Differential growth is a process seen in nature that uses overconstrained shapes to produce buckling and undulating forms that remind us of meandering rivers, rippled surface textures of fruits and seeds, foliose lichen, the space-filling behaviors of worms, snakes, intestines, and so much more.
What I ended up with was a series of iterative experiments of increasing complexity that document the evolution of this work from a single line to multiple closed shapes, and even SVG import and export! You can run all of these experiments on our computer using the link below, or even grab a copy of the fully open-source code to adapt it for your own projects.
For those of you who would like to learn exactly how this process works and how I implemented it using code, I’ve published a full technical write-up available over on Medium:
You can use your mouse to draw freehand lines and shapes, as well as basic primitives likes rectangles and circles. A large Play button is located at the top of the screen to start or pause the differential growth process, and a few popups are available to provide more information, keyboard shortcuts, and links to the source code. I even included a fancy control panel that lets you tweak every parameter of the underlying algorithm, though its not exactly bulletproof in real-time.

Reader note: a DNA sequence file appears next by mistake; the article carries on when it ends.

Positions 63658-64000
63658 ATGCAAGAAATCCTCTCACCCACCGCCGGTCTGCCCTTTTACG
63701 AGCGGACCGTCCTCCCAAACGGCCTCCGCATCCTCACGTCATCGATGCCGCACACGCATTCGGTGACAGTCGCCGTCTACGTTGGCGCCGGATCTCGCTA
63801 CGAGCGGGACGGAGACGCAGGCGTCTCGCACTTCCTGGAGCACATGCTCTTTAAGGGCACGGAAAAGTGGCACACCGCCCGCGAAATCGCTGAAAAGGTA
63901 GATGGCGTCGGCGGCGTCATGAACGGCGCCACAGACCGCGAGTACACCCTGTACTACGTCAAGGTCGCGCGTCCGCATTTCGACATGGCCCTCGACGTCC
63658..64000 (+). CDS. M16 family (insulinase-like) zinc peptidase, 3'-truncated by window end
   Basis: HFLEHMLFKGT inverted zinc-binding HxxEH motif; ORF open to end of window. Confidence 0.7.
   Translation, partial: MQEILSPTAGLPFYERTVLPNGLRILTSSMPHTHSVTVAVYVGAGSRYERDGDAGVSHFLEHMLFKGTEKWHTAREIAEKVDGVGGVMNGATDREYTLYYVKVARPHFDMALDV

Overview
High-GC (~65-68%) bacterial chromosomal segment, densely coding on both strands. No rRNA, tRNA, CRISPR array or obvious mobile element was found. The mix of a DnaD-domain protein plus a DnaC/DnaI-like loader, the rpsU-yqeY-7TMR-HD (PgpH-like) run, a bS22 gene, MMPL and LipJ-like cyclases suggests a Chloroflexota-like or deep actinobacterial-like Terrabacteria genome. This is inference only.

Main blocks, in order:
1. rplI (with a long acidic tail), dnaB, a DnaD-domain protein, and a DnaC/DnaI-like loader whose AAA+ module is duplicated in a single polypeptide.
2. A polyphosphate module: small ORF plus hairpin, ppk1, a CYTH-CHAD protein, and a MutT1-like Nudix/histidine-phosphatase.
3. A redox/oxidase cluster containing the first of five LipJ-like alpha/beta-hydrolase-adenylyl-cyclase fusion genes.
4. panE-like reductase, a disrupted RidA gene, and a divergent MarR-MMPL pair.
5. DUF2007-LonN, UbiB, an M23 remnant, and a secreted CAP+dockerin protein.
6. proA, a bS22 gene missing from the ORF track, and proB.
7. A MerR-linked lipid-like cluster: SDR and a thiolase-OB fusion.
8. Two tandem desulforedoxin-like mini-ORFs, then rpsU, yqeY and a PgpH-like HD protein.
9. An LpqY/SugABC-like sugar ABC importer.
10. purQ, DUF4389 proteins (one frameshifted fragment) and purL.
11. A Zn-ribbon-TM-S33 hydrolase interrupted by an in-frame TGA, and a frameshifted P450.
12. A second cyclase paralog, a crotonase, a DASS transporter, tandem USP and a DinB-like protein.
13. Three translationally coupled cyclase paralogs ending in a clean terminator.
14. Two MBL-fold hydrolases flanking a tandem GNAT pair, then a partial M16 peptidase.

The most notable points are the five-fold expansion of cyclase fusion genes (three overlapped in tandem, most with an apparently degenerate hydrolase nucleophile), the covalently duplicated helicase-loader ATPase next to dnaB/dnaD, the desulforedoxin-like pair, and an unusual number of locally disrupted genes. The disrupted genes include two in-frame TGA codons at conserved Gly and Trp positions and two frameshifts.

The UI also makes it easy to export SVG files of the shapes you grow so you can cut them out on a laser cutter, carve them on a CNC router, or even do some 3D printing!
Using SVGs exported from various experiments I put together a few sample projects to demonstrate ways this system can be used in digital fabrication workflows. Pen plotters, T-shirt prints, 3D prints and more are all possible – I’d love to see what you create!